Thursday, June 7, 2007

The Giver

I loved this book. Unfortunately, its surprise plot twist (not twist, really, but, you know) was spoiled for me in advance. It was offered as a book group choice at our school's third grade and the teacher let parents know children would be reading a book "on euthanasia."

I wish I'd been able to read it without that foreknowledge. I suspect I would have guessed the true meaning of "release" anyway. But I'd have liked the chance.

This became our book group's book for last month. This interesting question arose, which I share with you here:

In stories about regimented eu/dys-topias (1984, The Matrix, Brave New World, etc.), the protagonist always escapes. The societal liberation is brought about by someone who fights the status quo, either from within, or by abandoning it. Is it possible to create a compelling story in which the protagonist is persuaded by the merits of and chooses to remain and support the society despite knowledge of its shortfalls?

7 comments:

Betsy said...

did you think that he was the giver's son because he had the same eyes? that may be a really non-important question, but i was just curious.

texasblu said...

I love this story...

And didn't the giver do that? He did stay to help reshape things - the other left, because he HAD to...

I understand this was the first of a series - 3 books in all. I haven't found the other two yet. I need to find them! :)

Wendy said...

I'm in Alicia's book group (Hi Alicia!). I was lukewarm on the story and felt like it was "1984"-for-kids. I read something after book group that Lois Lowry was interested in exploring the idea of memory in this book. And I think that is one of the things that bothered me about the story. In "The Giver" memories are solid, permanent things that have to find a home somewhere, in the Giver, the Receiver, or the community. I don't think memories are like that at all! I think it's more like Milan Kundera's "Unbearable Lightness of Being" where events happen and ultimately are insignificant. Memories have no weight and are fragile, perishable things.
Re: Betsy's comment--I didn't think Jonas was the Giver's son because I thought every person was genetically engineered (to not see color and maybe for other things?) and there were no biological relationships. The birth mothers were surrogates.
I'm interested to read "Messenger" and "Gathering Blue" to see how/if the whole story ties together.

BookGal said...

I wonder about this one for third grade. Maybe fifth or sixth. I found the ending quite disturbing.

Anonymous said...

I enjoyed this book, but, also also found the end disturbing. I'm surprised that it was your third grade reading assignment. There is more to this story than just the "release". This book also explores early sexual feelings. How old are third graders, 8 or 9? Can't these type of books wait a little longer? Everyone's growing up so fast :o).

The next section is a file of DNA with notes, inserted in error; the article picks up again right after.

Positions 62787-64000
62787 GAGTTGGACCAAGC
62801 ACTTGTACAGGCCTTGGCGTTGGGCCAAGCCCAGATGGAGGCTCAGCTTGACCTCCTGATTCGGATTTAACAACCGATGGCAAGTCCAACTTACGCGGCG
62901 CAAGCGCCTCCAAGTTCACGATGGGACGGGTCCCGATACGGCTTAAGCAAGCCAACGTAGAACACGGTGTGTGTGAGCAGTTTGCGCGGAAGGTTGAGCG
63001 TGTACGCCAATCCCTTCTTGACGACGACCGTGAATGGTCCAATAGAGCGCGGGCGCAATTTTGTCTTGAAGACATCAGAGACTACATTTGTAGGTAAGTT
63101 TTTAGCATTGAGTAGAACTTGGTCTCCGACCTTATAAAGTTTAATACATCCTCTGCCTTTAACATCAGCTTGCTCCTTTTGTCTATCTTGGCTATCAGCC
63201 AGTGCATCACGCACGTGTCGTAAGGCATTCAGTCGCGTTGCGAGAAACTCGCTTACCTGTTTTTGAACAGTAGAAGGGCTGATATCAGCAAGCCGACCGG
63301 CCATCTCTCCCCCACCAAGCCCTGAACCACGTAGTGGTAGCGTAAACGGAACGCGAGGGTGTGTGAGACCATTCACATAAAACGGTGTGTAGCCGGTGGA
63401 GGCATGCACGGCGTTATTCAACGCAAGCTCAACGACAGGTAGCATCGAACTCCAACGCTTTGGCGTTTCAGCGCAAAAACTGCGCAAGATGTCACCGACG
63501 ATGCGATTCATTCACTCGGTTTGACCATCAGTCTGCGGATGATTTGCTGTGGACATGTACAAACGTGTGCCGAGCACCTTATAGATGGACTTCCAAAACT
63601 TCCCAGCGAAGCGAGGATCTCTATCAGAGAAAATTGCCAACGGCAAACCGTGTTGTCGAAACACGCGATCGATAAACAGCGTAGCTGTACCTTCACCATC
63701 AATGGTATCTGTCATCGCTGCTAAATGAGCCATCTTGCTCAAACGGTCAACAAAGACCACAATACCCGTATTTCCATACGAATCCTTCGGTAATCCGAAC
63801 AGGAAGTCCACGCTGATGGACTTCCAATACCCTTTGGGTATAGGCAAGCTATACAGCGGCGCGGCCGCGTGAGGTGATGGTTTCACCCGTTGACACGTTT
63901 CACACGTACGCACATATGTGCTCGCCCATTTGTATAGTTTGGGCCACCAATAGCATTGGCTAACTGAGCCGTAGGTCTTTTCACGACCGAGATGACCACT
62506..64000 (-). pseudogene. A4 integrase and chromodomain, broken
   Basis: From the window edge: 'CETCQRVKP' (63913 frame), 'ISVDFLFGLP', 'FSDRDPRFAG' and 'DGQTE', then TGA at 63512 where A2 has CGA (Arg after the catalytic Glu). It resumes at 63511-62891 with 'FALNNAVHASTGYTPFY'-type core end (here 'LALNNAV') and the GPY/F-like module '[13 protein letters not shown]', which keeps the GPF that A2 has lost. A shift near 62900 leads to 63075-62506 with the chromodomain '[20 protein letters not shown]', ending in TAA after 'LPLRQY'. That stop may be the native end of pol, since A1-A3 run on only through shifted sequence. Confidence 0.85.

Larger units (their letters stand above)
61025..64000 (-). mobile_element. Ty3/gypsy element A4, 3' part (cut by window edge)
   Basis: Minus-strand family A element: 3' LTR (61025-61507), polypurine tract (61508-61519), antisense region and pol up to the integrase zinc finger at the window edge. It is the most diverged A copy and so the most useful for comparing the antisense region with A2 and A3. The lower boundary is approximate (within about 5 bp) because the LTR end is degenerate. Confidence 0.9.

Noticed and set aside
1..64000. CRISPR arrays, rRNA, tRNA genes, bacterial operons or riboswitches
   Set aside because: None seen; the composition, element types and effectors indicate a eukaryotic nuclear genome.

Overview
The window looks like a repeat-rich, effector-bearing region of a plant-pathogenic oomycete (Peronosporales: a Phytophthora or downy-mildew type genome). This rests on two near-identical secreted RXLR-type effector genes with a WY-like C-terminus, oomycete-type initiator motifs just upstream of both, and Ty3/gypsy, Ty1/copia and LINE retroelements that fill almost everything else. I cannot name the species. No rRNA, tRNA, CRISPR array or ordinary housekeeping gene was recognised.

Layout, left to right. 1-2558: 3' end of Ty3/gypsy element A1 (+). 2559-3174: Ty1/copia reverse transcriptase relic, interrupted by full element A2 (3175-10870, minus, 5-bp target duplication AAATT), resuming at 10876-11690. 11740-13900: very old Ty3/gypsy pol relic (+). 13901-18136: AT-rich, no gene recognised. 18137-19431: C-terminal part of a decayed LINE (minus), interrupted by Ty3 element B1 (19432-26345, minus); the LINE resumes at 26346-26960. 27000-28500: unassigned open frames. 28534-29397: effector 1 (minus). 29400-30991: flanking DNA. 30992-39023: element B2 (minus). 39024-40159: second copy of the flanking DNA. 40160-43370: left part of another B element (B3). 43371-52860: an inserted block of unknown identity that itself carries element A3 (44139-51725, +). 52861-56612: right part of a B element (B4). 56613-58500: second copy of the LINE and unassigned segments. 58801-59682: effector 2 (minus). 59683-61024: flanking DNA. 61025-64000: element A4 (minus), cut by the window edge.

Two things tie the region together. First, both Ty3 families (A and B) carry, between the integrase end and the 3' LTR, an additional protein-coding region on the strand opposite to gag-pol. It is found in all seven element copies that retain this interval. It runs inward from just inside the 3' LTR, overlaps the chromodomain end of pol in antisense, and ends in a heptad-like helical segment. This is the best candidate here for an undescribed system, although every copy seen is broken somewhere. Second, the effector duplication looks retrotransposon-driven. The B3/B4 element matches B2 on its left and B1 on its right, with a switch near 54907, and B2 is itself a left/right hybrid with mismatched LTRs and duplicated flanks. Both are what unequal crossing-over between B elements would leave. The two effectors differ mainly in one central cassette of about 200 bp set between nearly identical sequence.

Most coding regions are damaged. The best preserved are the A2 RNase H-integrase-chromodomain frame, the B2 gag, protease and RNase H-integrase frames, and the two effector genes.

Patty said...

I currently teach this novel for 7th grade PreAP English... and I've also taught it in the 4th and 5th grades. Due to the themes contained in the novel it can be taught at a variety of levels and therefore the understandings gained at each level vary greatly.

Also, to clarify... Gathering Blue and The Messenger are companion books not sequels. There are thematic ties -- and some similarities -- but they are not sequels. However, if you loved reading The Giver -- you will love these as well!

Anonymous said...

I have read this book, and it is one of the best, most compelling books you will ever read. In this book, the way the people live is soo... weird. They live in the "community." There are no birthdays, they all turn a different age, say into a three or a twelve, in December. When they become a 12 they are assigned jobs. They don't choose their jobs, they are assigned jobs according to their personalities, skills, etc. If you break the rules three times you get "released," which means thay kill you by lethal injection. Oh, and they are'nt born, they are created by scientists. Anf, they all see in black and white. AND, there are no TVs or any electronice what so ever. Not even candles or cars! They ride bycicles, which they obtain when they become and Eight. For those of you who want to read this book, I won't spoil the rest of the book. Plus, their's a lot to say of this book, and if I explain the rest I'd be writing the book! Trust me, this book is soo good it's inexplainable! Hope you ebjoy this book!